Like most knowledgeable commenters on Canadian politics, it seems that Master of Massey College Hugh Segal is skeptical about Canadaâ€™s (and Britainâ€™s) first past the post (FPTP) electoral system, as well as sympathetic to the case that minority governments might function better.
In a recent article on the British election he argues:
In fact, minority parliaments far better reflect how voters normally balance their electoral choices than the faux majorities created by our distorted first-past-the-post winner-take-all system.
While the United Kingdom does not have the history with minority governments that Canadians are quite used to, should they care to glance at Canadian history for a nanosecond they would note how successful minority first ministers such as Lester Pearson, Pierre Trudeau, Bill Davis, Jean Charest, Roy Romanow and Stephen Harper have been, both in legislative achievement, collaborative tone and public standing â€“ often diluted when the partisan joys and excesses of one party majority government re-emerged.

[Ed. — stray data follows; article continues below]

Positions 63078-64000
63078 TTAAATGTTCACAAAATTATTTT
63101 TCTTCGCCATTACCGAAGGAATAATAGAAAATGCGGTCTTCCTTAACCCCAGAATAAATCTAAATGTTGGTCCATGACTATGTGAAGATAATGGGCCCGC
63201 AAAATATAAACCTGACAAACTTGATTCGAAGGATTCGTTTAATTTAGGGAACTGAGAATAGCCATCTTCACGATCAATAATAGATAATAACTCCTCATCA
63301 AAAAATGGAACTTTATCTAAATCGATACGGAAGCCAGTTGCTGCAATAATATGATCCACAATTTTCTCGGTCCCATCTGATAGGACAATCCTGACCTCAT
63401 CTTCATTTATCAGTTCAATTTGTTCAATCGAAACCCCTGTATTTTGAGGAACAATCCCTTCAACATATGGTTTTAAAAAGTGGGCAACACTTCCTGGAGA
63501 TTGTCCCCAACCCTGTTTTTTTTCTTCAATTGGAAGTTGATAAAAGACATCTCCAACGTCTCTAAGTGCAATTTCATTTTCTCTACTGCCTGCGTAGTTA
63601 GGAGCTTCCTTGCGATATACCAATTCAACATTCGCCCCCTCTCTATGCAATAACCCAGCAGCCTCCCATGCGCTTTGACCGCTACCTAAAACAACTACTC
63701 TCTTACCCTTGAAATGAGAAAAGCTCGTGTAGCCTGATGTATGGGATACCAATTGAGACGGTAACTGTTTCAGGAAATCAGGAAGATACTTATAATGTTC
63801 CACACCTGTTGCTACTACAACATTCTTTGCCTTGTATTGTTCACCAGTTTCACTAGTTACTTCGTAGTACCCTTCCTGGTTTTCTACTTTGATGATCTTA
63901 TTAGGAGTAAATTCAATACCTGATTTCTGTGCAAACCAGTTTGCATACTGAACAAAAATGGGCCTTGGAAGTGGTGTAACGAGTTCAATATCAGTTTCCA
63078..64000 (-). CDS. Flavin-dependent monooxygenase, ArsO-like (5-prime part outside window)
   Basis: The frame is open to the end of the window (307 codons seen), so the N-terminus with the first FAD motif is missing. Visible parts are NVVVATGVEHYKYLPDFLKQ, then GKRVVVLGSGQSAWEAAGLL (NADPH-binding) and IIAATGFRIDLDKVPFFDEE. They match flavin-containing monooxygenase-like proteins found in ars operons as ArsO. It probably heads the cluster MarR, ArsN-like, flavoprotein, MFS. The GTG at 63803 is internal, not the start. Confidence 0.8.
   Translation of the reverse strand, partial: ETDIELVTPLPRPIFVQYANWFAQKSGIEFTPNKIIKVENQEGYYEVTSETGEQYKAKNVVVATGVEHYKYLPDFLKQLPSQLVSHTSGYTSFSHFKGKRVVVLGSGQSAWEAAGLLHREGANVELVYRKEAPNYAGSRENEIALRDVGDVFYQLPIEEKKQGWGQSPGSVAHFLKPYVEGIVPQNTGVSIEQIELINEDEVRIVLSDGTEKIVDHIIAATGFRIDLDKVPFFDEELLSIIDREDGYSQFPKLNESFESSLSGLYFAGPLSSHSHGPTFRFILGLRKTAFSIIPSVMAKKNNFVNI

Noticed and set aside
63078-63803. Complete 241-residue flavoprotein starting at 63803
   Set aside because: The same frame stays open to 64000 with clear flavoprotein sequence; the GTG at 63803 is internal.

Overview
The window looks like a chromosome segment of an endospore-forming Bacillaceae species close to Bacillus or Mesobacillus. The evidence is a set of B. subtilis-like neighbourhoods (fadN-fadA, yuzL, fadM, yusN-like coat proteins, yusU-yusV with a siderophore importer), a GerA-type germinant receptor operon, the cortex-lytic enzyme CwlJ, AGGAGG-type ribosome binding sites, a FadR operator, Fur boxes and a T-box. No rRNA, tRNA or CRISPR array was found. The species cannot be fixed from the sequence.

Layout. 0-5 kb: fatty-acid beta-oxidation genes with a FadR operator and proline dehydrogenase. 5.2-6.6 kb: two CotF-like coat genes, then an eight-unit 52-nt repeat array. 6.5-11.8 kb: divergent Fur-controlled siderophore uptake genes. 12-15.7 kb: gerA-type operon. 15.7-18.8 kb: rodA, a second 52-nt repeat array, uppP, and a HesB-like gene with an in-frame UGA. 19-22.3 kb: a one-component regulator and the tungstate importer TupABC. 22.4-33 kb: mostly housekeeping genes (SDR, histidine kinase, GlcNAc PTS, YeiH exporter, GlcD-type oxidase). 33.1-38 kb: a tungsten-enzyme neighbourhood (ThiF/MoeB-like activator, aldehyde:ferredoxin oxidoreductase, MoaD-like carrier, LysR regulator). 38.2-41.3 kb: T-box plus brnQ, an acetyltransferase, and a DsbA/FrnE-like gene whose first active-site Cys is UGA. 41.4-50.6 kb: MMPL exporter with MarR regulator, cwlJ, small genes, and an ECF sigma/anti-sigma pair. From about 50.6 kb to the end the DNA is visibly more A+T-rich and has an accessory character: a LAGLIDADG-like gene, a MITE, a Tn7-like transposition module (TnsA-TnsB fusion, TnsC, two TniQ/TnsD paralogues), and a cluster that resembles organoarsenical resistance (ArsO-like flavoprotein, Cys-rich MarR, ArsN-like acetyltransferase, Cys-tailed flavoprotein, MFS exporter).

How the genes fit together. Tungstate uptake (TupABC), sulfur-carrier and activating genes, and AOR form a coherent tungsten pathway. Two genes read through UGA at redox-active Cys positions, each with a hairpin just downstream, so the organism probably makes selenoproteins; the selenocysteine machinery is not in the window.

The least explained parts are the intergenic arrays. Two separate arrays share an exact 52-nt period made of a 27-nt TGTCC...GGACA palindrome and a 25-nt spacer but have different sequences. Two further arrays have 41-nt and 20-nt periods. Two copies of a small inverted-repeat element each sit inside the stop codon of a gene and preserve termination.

The recent British and British Columbian elections both demonstrate how FPTP produces wildly different outcomes based on small differences in the vote share. A few votes in a few ridings may give a party a majority and thus full control of the legislature, while other parties that win substantial amounts of the vote may get no influence at all.